“I was really just grateful to be a part of it.”
by Than Acuff
Pat O’Neill has been a middle school English teacher in Crested Butte for 26 years. The last 21 years, O’Neill has also been a competitor in the Grand Traverse race, racking up three titles and 11 podium finishes with a variety of partners, mostly friends or peers from the Gunnison Valley.
This year, Pat had a plan to race with his brother Chris, using the race as an avenue to raise money and awareness for cystic fibrosis through the Boomer Esiason Foundation under the team name Team Alpineer/Dry Hill/Cure Cystic Fibrosis. Team Alpineer is the name that Pat has raced under for each of his 21 years. Dry Hill is the name of the ski area his family grew up skiing in upstate New York, and cystic fibrosis was the cause, one with which Pat is all too familiar
Pat’s older brother Steve was born with cystic fibrosis in 1954 and given a life expectancy of five years. Steve has defied the odds, turning 64 the day before this year’s race.
“We didn’t have anything growing up. We were way beyond just poor,” says Pat. “There were times when my brother’s weekly medicine cost more than what my dad made that week.”
But this year, it turned out, an injury forced Chris to drop from the race, leaving Pat to find a partner just weeks before the start.
Fortunately, having just raced the Power of Four in Aspen with a former student turned incredibly close friend, Jack Linehan, he had an idea.
Pat taught Jack in Crested Butte over 14 years ago. Since then, Titan Award-winning Linehan has gone on to become a successful track and field athlete running for a Division I program at Boston College. Upon graduation, Jack returned to Colorado to settle in the Aspen area and that’s when the skimo bug hit him.
Jack jumped into the Grand Traverse fray in 2015 with a friend from Aspen raising money for villages in Nepal. He raced in the following two Grand Traverse races but was not signed up this year. Even so, he was hoping to get the call from Pat.
“Pat had mentioned that his brother was hurt and if he couldn’t do the race—would I,” explains Jack. “I said, of course, almost immediately, and I was kind of hoping we’d get a chance to do the GT together.”
Two weeks before the race, Jack got the call. But not just to race, but to also help out in Pat’s primary purpose, raising money for the Boomer Esiason Foundation.
“I was happy and honored to jump in and fill the void,” says Jack. “I thought it was an incredibly cool thing that Pat was doing and a very touching story from his life. I was really just grateful to be a part of it.”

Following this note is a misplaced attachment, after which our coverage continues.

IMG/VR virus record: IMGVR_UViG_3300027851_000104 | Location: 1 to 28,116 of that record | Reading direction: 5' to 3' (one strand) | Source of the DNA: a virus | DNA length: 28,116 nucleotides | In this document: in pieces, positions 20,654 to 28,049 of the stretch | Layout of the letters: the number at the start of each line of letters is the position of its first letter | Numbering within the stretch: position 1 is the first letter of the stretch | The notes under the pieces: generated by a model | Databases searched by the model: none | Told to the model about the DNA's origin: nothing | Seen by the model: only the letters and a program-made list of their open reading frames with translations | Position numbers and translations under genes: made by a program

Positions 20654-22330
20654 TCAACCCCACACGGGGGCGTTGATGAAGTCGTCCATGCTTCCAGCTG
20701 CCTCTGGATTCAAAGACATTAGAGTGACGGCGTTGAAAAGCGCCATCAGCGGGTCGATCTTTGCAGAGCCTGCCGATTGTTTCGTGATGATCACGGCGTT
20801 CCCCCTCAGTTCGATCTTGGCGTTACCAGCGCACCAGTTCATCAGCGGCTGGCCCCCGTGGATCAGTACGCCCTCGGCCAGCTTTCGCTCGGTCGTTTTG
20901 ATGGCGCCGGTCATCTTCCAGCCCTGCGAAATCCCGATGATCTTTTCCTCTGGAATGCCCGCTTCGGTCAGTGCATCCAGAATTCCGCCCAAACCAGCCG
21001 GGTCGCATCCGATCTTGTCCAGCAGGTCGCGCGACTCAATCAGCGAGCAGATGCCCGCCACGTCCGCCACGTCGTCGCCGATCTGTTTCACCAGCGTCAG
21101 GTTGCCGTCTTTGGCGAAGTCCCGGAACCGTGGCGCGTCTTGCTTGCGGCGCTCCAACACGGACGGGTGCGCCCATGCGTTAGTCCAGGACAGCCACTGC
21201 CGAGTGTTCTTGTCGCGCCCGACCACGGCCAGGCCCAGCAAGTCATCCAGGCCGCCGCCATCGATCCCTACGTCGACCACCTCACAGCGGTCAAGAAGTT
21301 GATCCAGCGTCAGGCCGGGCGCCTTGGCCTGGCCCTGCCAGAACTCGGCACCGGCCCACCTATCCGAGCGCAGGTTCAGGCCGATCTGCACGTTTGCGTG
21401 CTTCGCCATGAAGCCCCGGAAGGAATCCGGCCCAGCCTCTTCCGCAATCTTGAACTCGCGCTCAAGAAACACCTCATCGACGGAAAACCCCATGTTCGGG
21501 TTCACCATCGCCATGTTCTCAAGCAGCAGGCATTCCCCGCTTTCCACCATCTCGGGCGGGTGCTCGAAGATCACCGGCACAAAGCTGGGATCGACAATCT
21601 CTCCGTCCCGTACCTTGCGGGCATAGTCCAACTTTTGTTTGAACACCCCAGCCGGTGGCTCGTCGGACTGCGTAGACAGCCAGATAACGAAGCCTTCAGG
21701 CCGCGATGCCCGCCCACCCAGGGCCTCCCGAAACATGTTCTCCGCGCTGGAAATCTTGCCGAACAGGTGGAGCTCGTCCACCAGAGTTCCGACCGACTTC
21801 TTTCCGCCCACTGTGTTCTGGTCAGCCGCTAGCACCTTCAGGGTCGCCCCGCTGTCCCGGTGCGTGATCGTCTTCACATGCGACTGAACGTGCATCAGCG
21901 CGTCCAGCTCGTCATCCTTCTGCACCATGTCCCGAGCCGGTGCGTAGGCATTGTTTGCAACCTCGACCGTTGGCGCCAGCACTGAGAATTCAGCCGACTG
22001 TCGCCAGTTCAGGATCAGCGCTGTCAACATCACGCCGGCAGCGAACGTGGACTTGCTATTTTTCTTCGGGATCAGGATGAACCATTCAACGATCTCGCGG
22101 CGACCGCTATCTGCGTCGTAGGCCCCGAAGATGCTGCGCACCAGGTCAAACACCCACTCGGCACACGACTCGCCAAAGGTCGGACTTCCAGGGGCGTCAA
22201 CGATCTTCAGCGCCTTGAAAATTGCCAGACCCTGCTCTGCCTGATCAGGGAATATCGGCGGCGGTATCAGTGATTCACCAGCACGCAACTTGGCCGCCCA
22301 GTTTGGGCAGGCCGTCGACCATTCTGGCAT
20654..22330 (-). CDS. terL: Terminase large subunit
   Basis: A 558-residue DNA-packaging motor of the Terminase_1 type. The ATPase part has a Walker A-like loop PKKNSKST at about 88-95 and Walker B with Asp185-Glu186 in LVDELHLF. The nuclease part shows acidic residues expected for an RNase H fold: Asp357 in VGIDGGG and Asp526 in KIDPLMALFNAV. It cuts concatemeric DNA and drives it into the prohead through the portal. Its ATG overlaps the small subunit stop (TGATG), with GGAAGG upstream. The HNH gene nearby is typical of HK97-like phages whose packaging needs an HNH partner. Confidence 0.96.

“I think our partnership in this race was truly of a Higher Order,” says Pat. “Raising money for the Boomer Esiason Foundation, that was the basis of this race. And doing the event to really honor my brother, Gunnar Esiason [Boomer’s son who also has cystic fibrosis], and all the cystic fibrosis survivors who are just grateful to see another day. The life expectancy in 2018 is still only 36.”
Pat’s story made the front page of his hometown newspaper, the Watertown Daily Times, and Pat and Chris and their other brothers, Tim and Steve, all worked on reaching out, eventually raising $16,000 for the cause, and Chris, Pat, and eventually Jack finished as the top fundraising team of the race.
“That was far better than any win I’ve ever had. My saint-like mother Connie cried a lot leading up to the race. She was so flooded with gratitude and pride for what her four boys and Jack were doing,” says Pat. “Chris, Jack and I want to give a huge thanks to Kelly and PJ at the Alpineer and the Alpineer for sponsoring me and my Team Alpineer teammates for 21 straight years. We also want to thank the dozens and dozens of people who donated to the Boomer Esiason Foundation in the last three months to help us raise $16,000 to help cure cystic fibrosis. And, finally, we want to congratulate Sean VanHorn and ‘Super Cam’ Smith on their first of many GT wins.”
In the end, they finished the race in seventh among the men’s teams and both admit that while they were a bit disappointed in their result, there’s more to come as they may now use their experience at the Grand Traverse as a jumping off point for further athletic endeavors while continuing the cause for cystic fibrosis.
“We’re already talking about future plans to raise money and awareness for cystic fibrosis,” says Pat. “We’re talking even the New York City Marathon. Jack is my 27-year-old, alter ego, über athlete, GQ cover avatar.”
“I’m like, yeah, let’s do it,” adds Jack. “I want to be a part of whatever Pat’s doing; he’s always got such great energy. I’m just so grateful for Pat’s friendship. It’s turned from teacher to pupil, to mentor to mentee, and now friend to friend.”